is an open interval. Let be a function of class and compact. If all critical points of in are nondegenerate then there exists only finitely many of them in .
I've proven that if is a nondegenerate critical point of the differentiable function then there exists such that is the only critical point of in . This should be helpful.
Actually, maybe a different approach would be better, come to think of it. How about this:
You've essentially prove that every nondegenerate critical point is isolated. Since K is compact, it is closed and bounded. If there were an infinite number of nondegenerate critical points, they would have to accumulate somewhere. But they can't, because they're isolated.
How does that work?
Yeah, I think you're right in post # 5. Your set P is compact since it's a subset of the reals, closed, and bounded. You could probably come up with a function for which your set P (minus 0) is the set of nondegenerate critical points, even. So, it looks like my post # 4 isn't going to work. I think this is a job for Plato or Opalg. I'm quite certain one of them can help you better than I.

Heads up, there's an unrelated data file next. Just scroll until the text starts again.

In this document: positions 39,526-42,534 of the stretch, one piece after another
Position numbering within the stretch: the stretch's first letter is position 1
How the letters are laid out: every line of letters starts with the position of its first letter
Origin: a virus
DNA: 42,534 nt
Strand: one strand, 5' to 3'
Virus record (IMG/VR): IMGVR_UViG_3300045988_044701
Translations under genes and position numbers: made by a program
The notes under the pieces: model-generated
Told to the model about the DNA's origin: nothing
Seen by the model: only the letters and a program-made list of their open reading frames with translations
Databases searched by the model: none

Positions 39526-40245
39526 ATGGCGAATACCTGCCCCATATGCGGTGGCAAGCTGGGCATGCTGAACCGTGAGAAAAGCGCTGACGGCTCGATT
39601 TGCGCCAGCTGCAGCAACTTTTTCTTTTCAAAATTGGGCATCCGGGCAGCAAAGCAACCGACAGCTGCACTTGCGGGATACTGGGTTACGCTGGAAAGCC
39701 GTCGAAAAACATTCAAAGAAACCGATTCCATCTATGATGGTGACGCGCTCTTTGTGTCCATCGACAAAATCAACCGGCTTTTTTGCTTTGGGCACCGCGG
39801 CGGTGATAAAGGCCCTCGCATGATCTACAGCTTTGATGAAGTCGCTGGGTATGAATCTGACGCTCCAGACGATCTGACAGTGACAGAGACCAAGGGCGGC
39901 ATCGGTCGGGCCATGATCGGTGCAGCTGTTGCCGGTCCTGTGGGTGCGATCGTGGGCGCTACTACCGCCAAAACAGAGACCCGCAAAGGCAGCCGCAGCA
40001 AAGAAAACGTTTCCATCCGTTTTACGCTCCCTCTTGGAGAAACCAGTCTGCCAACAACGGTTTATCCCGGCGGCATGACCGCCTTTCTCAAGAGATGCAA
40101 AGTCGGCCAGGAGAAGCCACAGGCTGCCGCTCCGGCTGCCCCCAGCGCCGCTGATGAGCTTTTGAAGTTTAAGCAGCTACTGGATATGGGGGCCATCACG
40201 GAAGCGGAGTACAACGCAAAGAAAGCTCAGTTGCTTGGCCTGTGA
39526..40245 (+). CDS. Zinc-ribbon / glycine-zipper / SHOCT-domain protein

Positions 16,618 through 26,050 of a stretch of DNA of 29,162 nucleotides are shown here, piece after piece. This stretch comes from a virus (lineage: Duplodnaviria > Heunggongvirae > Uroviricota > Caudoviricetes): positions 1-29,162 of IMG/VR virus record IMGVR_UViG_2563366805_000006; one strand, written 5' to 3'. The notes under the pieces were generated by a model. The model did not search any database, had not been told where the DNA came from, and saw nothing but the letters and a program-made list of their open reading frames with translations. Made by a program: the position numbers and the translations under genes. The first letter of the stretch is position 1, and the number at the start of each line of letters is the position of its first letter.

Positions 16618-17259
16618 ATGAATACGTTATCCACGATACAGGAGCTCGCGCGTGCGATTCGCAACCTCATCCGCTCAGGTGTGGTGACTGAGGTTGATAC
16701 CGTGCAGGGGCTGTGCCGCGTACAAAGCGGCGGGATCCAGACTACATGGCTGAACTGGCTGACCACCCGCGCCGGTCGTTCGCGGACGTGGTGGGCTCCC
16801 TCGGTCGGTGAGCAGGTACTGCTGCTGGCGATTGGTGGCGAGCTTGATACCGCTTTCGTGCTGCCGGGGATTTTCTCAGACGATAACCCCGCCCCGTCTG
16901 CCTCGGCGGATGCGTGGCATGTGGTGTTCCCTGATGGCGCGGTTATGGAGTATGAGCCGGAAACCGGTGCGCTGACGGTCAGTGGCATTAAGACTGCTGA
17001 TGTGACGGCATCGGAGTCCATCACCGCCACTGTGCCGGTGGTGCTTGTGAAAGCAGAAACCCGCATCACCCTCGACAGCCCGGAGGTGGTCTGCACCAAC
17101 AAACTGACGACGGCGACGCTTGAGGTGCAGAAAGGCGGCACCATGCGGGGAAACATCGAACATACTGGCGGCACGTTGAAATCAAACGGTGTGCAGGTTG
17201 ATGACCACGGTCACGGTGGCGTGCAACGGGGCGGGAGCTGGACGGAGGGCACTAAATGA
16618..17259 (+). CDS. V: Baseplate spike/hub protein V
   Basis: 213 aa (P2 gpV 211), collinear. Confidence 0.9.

Example: The function (with f(0)=0) is of class , but it has infinitely many critical points in the interval [–1,1]. All of them are nondegenerate except possibly for the one at the origin. The function is not twice differentiable at the origin, so how are you going to define the critical point there to be degenerate?
Hmm, I don't seem to have mentioned the second derivative at all in that argument, having previously fretted over it. I think it must implicitly come somewhere in the proof that critical points are isolated.